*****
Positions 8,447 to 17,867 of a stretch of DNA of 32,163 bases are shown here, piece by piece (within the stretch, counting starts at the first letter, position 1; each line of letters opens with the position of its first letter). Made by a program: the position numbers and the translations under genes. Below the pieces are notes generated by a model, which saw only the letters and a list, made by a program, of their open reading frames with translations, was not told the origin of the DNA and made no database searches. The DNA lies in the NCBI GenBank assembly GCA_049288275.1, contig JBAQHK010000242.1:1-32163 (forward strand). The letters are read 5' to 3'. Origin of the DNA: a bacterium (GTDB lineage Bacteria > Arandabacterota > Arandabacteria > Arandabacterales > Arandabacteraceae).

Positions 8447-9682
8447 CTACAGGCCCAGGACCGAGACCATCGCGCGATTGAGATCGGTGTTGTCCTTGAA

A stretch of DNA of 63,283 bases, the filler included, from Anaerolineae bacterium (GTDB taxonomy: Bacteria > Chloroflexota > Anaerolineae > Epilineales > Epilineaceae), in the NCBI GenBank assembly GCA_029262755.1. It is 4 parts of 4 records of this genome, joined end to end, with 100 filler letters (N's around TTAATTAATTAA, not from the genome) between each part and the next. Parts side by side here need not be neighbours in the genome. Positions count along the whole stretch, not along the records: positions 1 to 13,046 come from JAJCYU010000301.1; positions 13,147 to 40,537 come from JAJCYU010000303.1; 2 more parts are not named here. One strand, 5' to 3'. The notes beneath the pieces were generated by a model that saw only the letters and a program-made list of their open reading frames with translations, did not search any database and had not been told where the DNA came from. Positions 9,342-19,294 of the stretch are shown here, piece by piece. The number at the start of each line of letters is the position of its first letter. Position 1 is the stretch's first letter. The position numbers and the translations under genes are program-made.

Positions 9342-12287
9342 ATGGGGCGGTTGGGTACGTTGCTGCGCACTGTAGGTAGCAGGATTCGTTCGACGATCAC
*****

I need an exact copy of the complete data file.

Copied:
Positions 8,447 to 17,867 of a stretch of DNA of 32,163 bases are shown here, piece by piece (within the stretch, counting starts at the first letter, position 1; each line of letters opens with the position of its first letter). Made by a program: the position numbers and the translations under genes. Below the pieces are notes generated by a model, which saw only the letters and a list, made by a program, of their open reading frames with translations, was not told the origin of the DNA and made no database searches. The DNA lies in the NCBI GenBank assembly GCA_049288275.1, contig JBAQHK010000242.1:1-32163 (forward strand). The letters are read 5' to 3'. Origin of the DNA: a bacterium (GTDB lineage Bacteria > Arandabacterota > Arandabacteria > Arandabacterales > Arandabacteraceae).

Positions 8447-9682
8447 CTACAGGCCCAGGACCGAGACCATCGCGCGATTGAGATCGGTGTTGTCCTTGAA

A stretch of DNA of 63,283 bases, the filler included, from Anaerolineae bacterium (GTDB taxonomy: Bacteria > Chloroflexota > Anaerolineae > Epilineales > Epilineaceae), in the NCBI GenBank assembly GCA_029262755.1. It is 4 parts of 4 records of this genome, joined end to end, with 100 filler letters (N's around TTAATTAATTAA, not from the genome) between each part and the next. Parts side by side here need not be neighbours in the genome. Positions count along the whole stretch, not along the records: positions 1 to 13,046 come from JAJCYU010000301.1; positions 13,147 to 40,537 come from JAJCYU010000303.1; 2 more parts are not named here. One strand, 5' to 3'. The notes beneath the pieces were generated by a model that saw only the letters and a program-made list of their open reading frames with translations, did not search any database and had not been told where the DNA came from. Positions 9,342-19,294 of the stretch are shown here, piece by piece. The number at the start of each line of letters is the position of its first letter. Position 1 is the stretch's first letter. The position numbers and the translations under genes are program-made.

Positions 9342-12287
9342 ATGGGGCGGTTGGGTACGTTGCTGCGCACTGTAGGTAGCAGGATTCGTTCGACGATCAC